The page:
I have known many wonderful, dedicated  and holy priests. My own husband is a deacon. I still believe that most priests are faithful to their vows,  in their love of God and His people. Hero worship is akin to idolatry and that the only safe course is to keep my eyes fixed on Christ alone for He is where my hope lies.

In lieu of that, I wrote a song back in 2001 called “Still the Same” in which I remind the listener that our Lord never changes but always remains the same. You can listen to it on the player below (lyrics follow), along with a song I wrote about forgiveness. I find myself praying for Fr. Corapi and asking God for forgiveness.

 

My good friend Nick Alexander (who himself says that he is a “faulty vessel” as we all are) said it best: “Be grateful that the Truth of the Gospel came to you, even if it came from a faulty, hypocritical vessel. And don’t let that vessel take up any more of your time, if such becomes that enormous a distraction from that very Truth.” Amen.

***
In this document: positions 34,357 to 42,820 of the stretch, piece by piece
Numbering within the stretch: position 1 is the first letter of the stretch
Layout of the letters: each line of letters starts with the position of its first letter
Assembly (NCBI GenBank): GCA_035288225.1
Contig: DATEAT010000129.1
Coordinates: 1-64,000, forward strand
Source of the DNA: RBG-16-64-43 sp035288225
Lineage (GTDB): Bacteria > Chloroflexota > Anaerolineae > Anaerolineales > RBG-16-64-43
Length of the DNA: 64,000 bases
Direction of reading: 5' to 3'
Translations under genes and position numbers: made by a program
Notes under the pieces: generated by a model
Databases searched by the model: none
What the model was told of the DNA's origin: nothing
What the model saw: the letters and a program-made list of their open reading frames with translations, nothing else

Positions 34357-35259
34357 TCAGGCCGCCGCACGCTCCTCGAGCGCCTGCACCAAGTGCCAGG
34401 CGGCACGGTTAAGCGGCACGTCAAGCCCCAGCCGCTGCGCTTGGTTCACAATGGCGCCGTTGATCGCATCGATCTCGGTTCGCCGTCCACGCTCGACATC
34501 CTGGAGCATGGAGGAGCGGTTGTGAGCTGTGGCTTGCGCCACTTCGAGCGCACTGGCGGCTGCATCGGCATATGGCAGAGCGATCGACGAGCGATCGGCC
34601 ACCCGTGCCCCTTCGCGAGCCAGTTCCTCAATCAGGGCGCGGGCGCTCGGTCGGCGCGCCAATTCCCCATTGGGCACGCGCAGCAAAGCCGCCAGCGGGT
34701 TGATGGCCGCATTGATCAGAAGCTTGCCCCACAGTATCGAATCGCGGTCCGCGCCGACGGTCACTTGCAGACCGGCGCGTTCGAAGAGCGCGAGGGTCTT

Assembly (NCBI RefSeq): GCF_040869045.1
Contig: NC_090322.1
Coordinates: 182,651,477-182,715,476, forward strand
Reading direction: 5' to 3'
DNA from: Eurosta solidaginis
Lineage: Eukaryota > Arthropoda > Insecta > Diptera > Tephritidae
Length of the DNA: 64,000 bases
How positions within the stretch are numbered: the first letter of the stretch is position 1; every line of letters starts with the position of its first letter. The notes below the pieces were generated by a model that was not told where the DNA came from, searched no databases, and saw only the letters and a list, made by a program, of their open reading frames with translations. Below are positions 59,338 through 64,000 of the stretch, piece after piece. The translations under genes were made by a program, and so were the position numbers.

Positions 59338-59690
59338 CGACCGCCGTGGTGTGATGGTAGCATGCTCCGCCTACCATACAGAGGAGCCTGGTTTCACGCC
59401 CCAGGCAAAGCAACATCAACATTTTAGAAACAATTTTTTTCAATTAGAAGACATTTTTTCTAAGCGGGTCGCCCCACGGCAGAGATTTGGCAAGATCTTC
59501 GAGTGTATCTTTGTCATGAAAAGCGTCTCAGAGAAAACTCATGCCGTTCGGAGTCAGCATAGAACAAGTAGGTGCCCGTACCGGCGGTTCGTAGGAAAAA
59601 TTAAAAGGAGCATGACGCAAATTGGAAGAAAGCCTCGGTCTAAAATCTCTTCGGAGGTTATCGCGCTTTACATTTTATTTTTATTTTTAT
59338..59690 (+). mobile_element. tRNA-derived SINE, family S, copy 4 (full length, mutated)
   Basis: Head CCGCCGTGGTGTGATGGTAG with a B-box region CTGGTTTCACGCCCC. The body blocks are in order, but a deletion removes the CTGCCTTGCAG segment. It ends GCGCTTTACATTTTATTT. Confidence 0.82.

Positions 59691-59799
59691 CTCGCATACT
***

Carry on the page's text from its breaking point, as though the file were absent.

Still the Same

CHORUS:
Jesus, He will never change
Ageless, everlasting, still the same

VERSE 1
Yes He died (yes He died)
But forever now He lives
We may sin and do wrong
But He always will forgive
If we turn to Him

VERSE 2
Though our world (though our world)
Is spinning out of our control
And it seems that our pain
Is getting harder to console
He is here for us, He is here for us
He is here for us

VERSE 3
Though your trust (though your trust)
May be broken and betrayed
And the ones that you counted on
You find have feet of clay
You can count on Him, you can count on Him

BRIDGE
The wounds will heal, His church grow strong
We are His Body, in His love we will go on
And every person we must embrace
The poor, the broken
And the fallen in His grace.

CHORUS
Jesus, He will never change (His love flows forever)
Ageless, everlasting, still the same (Through His wounded Body)
(Through His Body)

VERSE 4
You can find (you can find Him)
In the breaking of the bread
He in us, we in Him
And His healing love can spread
Spread forever